Life Expectancy

Recently I’ve read several articles discussing the falling life expectancy and several clients have asked if that changes my recommendations as it relates to delaying Social Security!  Let’s take a look at Life Expectancy within the USA;

From what age is life expectancy measured?

Almost every calculation of life expectancy comes from the time of birth!  Now if your 65 years old, Congratulation’s you’ve successfully navigated a lot of the stupid moments and decisions of your youth and avoided a lot of accidents and illnesses that took many others.  To put this into perspective, when Social Security was instituted back in 1935 and the full retirement age was set at 65, life expectancy from birth was only 62.

What is the current mortality rate vs. projected future mortality rate?

According to the 2023 Social Security trustee report a 65 year old man has a 16.9 year life expectancy, while a woman has a 19.7 year expectancy.  In 1930 the life expectancy for a 65 year old, was 13.2 for men and 17.4 for women.  With medical advancements, better education of diet and health, it’s fair to say that life expectancy of 65 year olds, will be longer 20 years from now than they are today.

Are you average?

One needs to look other underlying aspects, besides year of birth!  Education, income levels, net worth, type of work you did or are still doing, current health habits, mental attitude and future goals will most definitely affect your life expectancy.  Not everyone will live longer, accidents and illnesses will inevitably befall some along the way.  I think it is fair to say that since you’re reading this article you will probably have a longer life expectancy than the average American?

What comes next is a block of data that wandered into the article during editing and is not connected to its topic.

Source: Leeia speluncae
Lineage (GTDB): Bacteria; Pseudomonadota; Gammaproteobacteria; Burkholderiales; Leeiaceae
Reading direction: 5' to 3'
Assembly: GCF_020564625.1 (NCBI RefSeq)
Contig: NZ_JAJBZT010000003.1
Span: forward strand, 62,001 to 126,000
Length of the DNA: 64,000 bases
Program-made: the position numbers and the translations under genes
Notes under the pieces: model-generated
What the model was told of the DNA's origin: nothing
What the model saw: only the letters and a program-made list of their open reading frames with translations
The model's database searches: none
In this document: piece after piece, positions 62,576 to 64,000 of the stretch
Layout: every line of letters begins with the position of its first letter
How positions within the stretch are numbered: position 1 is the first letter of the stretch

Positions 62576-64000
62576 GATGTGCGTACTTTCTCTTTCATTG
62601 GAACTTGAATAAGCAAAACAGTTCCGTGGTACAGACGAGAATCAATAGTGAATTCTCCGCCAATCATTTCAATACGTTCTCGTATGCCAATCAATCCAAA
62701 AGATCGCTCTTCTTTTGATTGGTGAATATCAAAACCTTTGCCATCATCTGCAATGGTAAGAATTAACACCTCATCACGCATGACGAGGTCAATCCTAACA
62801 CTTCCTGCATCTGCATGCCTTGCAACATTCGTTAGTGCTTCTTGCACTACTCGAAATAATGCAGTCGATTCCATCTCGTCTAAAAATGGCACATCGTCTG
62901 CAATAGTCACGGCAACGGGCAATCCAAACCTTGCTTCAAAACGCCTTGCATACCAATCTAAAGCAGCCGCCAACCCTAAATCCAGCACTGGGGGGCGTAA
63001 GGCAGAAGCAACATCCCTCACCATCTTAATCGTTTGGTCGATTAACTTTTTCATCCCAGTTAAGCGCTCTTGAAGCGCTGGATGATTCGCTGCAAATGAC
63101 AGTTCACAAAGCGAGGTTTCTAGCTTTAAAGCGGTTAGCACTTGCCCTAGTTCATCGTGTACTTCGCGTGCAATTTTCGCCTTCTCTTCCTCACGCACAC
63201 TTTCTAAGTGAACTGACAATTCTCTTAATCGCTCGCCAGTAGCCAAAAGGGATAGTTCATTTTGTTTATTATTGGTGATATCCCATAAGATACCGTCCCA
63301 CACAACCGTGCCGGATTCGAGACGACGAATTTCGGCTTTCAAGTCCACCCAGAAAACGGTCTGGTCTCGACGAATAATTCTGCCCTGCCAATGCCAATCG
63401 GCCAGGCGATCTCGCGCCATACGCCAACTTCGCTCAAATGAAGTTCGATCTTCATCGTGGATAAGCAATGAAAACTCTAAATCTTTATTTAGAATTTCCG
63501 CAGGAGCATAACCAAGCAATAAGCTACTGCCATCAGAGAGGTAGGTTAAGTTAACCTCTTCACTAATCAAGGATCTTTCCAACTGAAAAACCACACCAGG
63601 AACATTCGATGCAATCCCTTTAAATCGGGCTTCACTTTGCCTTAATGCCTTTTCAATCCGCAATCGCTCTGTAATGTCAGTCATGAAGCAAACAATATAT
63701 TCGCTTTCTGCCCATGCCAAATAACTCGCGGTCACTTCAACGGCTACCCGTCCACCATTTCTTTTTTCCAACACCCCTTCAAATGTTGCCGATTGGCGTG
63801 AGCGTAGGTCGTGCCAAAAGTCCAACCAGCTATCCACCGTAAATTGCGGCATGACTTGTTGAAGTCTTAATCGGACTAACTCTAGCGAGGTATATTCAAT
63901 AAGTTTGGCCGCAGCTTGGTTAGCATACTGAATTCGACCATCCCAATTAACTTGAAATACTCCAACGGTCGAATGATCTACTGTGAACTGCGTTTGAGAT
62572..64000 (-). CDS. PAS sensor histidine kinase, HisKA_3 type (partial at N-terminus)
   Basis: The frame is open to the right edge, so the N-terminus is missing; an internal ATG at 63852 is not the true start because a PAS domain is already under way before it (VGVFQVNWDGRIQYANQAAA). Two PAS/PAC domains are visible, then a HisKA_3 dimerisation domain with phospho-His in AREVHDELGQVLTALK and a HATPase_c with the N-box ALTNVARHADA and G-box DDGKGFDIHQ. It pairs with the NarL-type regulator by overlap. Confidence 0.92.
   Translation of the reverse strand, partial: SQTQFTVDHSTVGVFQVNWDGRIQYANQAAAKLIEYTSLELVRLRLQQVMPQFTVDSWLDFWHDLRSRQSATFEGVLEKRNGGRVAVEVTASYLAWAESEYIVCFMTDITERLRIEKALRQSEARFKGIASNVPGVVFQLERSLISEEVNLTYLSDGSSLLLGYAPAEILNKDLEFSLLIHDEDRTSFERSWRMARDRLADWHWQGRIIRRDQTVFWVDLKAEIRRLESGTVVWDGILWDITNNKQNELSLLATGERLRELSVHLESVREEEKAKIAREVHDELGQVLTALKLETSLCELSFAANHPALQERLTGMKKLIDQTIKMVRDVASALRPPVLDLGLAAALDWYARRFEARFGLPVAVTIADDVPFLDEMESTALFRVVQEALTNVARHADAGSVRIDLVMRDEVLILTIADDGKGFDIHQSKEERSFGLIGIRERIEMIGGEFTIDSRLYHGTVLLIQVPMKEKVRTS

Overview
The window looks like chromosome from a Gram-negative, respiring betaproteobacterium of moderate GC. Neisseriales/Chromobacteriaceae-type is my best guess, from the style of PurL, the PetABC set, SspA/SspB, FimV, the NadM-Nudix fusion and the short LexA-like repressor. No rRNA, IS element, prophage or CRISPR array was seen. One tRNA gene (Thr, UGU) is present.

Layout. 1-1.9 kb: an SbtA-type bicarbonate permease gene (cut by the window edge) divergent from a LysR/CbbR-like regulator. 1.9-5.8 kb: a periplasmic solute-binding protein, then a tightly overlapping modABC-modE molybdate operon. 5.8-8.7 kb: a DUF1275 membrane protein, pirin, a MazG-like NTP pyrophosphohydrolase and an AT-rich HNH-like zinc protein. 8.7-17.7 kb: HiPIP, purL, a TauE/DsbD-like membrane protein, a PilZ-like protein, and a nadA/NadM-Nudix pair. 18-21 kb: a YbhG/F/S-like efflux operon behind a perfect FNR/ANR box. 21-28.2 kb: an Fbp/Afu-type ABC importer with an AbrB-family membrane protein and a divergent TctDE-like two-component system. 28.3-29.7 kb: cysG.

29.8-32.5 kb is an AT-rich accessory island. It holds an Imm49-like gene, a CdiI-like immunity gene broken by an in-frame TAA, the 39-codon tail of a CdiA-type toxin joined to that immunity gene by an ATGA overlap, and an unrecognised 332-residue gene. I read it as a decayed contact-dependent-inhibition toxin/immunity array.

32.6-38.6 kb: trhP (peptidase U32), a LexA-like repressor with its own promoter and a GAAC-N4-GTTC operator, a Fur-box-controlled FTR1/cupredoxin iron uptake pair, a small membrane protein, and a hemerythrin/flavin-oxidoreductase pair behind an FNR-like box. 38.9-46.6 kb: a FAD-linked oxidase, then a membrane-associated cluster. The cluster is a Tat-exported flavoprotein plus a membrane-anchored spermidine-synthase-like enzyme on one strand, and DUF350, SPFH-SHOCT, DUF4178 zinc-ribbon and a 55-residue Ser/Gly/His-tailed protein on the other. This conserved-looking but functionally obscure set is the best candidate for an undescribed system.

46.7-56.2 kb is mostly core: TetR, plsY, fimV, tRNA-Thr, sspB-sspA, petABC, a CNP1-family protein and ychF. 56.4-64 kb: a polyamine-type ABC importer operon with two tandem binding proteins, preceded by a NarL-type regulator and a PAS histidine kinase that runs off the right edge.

What is your family longevity?

One of the main markers I use in recommending when an individual should claim is family longevity history.  Are your parents still alive, if not when and how did they die?  By the way this goes for both sides of your families, since the surviving spouse inherits the greater of the two benefits upon the death of a spouse.  Granted this is not a fool proof aspect since none of us knows our check out date, but it is a reliable marker when estimating one’s longevity and recommending when and how to claim Social Security benefits.

What do you plan to do in retirement?

My doctor retired last year at age 72, over the years we had several  discussions as to retirement and his experiences with patients who retired.  He told me those who continued working, had specific goals and had stayed active within social, civic and religious callings did extremely well, while those who retired to the couch and Fox News didn’t!

The longer you live – the longer you live!

When I started my firm Back 9 Financial, back in 2004 I often made the statement that the Front 9 (The Accumulation Phase) of life was much easier, since we had a specific goal and timeline to work with, if things didn’t work out or we had a bad investment experience, we could easily change the retirement date or the goal itself.  The Back 9 (The Distribution Phase) is much more difficult since we don’t know how long we will be playing and we don’t have the luxury of making significant changes!  The greatest risk in retirement is not dying too soon, it’s living too long!

Many financial experts recommend that a 65 year old, plan for a 30 year retirement.  Even though a 30 year timeframe might seem to be a conservative recommendation, that advice could prove woefully insufficient and lacking in the real world!

In January my mother will turn 97,

her life expectancy will be 2.68 years according to SSA tables.

How many centenarians are there in the United States?

  • This statistic shows the number of people aged 100 and over (centenarians) in the United States from 2016 to 2060. In 2016, there were 82,000 centenarians in the United States. This figure is expected to increase to 589,000 in the year 2060.

Have a Great Holiday and as always never hesitate to reach out to me if you think I can be of assistance to you and your clients,

Enjoy Fall,

David P. Zander
CFP Emeritus Board ™